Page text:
WIMPs from the Milky Way dark matter halo could accumulate in the Sun and give rise to detectable neutrino signals. A WIMP scattering off a nucleon in the Sun could result in a large enough energy loss for the WIMP to fall below the escape velocity of the Sun and to be gravitationally captured. The probability of such an interaction, which is the same underlying physics process as being searched for in direct detection experiments, depends on the WIMP-proton scattering cross section. As WIMPs accumulate in the Sun they will start to annihilate at an increasing rate. The rate increases steadily with the number of thermalized WIMPs near the center of the Sun up to a point where it becomes equal to half the capture rate. At this point as many WIMPs will be captured as annihilate away; once this equilibrium is established the annihilation rate is independent of the self-annihilation cross section and as such the neutrino flux from the Sun only depends on the WIMP-proton scattering cross section. Equilibrium is typically established on time scales less than the age of the Sun. WIMP capture is rather intensive to assumptions on the dark matter halo model [44, 45]. Capture is in particular sensitive to the spin-dependent WIMP-proton scattering cross section, as the Sun is primarily a proton target, making indirect bounds strongest compared to direct searches.

IceCube data has been searched for excess neutrinos from the direction of the Sun. The observed flux was consistent with the background expectations and limits on the WIMP-proton scattering were derived. The latest results compared with direct detection constraints and other indirect searches are shown in Figure 6. The expected neutrino flux and spectrum depends on the annihilation channels. We show a few representative cases for annihilation into b-quarks and W bosons (or tau, if below the W mass), denoted by soft and hard channel, respectively. Interactions in the solar medium lead to a large number of pions for nearly all annihilation final states, which can also result in interesting neutrino signals [46, 47].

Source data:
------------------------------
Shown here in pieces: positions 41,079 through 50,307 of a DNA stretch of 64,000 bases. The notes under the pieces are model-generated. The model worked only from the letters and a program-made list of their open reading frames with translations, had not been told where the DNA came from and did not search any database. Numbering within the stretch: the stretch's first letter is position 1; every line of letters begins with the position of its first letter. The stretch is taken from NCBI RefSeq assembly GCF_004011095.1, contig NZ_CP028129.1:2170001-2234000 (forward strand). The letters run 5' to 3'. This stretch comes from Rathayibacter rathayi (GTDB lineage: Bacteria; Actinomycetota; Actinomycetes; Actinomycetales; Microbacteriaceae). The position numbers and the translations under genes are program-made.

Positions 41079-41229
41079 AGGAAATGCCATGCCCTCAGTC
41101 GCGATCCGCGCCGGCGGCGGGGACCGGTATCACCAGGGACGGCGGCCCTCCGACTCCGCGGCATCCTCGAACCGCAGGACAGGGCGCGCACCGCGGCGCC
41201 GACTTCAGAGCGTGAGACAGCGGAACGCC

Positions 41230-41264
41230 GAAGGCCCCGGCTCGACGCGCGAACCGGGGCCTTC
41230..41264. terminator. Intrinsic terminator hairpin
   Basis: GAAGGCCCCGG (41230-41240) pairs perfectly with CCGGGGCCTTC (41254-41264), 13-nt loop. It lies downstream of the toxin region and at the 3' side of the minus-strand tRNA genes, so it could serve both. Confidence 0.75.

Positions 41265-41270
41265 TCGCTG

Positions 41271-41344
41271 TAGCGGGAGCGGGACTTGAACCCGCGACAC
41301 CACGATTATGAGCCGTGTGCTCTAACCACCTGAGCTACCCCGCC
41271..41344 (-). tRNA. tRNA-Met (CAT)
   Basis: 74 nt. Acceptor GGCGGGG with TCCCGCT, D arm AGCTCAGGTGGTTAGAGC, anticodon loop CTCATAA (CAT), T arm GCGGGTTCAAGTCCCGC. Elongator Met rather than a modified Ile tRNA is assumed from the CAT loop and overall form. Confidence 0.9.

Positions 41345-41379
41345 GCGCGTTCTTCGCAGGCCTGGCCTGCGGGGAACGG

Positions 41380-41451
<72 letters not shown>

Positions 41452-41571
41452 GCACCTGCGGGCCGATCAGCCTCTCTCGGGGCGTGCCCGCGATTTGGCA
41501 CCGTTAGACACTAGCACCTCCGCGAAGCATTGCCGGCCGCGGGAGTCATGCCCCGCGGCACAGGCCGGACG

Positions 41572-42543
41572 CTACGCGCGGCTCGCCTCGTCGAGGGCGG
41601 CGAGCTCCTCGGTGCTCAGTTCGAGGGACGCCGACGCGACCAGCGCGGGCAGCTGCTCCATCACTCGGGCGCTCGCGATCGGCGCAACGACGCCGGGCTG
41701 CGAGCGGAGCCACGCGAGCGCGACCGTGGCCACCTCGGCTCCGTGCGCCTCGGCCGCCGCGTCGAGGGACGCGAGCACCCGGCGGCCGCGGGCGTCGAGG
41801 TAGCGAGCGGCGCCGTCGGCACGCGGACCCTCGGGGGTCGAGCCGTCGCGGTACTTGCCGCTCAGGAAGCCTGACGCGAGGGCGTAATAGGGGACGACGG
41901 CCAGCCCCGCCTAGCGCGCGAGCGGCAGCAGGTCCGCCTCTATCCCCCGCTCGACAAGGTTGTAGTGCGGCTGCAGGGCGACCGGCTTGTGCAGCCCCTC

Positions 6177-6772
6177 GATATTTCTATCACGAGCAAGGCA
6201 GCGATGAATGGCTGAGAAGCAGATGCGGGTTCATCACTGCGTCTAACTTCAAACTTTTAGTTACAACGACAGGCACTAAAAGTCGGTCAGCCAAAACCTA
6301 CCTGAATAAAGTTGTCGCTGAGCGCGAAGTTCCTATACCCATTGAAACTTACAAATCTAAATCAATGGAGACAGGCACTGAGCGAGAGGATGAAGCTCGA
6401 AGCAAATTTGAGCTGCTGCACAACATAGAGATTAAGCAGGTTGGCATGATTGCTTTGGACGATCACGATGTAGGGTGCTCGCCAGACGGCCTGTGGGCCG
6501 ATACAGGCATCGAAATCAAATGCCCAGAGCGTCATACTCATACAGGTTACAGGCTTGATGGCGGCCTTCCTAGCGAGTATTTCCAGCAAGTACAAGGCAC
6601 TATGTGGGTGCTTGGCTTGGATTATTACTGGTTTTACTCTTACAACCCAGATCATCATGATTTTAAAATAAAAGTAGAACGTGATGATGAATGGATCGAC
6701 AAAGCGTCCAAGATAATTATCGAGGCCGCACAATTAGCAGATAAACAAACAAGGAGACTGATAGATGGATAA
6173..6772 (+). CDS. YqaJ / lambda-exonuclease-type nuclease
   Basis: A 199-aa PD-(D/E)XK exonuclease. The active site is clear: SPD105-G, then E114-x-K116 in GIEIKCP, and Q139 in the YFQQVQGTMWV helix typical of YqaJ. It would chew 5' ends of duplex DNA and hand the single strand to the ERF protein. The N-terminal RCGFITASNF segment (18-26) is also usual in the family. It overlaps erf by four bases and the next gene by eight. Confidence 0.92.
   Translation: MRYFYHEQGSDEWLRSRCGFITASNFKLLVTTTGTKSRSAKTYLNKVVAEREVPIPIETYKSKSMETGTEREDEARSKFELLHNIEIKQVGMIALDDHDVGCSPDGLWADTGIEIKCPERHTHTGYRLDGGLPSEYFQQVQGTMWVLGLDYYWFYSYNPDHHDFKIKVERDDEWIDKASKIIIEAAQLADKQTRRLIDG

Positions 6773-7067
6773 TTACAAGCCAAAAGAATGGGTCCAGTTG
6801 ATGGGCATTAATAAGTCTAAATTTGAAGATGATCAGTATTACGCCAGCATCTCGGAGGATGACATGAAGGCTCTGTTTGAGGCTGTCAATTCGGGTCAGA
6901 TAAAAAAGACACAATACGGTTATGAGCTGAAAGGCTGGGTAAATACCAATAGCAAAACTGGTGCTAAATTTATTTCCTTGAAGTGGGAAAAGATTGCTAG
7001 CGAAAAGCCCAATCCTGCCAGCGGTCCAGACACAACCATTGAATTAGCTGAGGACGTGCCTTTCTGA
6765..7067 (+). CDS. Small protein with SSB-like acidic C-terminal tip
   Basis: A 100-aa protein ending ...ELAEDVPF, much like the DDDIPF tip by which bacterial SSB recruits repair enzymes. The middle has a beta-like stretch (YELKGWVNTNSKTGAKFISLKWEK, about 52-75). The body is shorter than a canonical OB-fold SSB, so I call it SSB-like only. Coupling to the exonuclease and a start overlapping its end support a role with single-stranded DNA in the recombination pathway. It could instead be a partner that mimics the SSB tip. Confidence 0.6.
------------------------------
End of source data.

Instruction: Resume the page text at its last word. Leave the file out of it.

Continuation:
Fig. 6: Upper limits at 90% CL on spin independent (left plot) and spin dependent (right plot) scattering of WIMPs with nucleons are shown for hard and soft annihilation channels over a range of WIMP masses from IceCube [2], Super-K [30], ANTARES [31], and Baksan [32]. Direct search results from COUPP [33], XENON100 [34, 35], LUX [36], and tentative signal regions [37, 38, 39] are shown for comparison. Sensitivities for the IceCube upgrade (PINGU) assuming one year of data are shown [40], the grey shaded region represents the potential improvements over a conservative analysis. The blue shaded region refers to supersymmetric models [2].

Decaying Dark Matter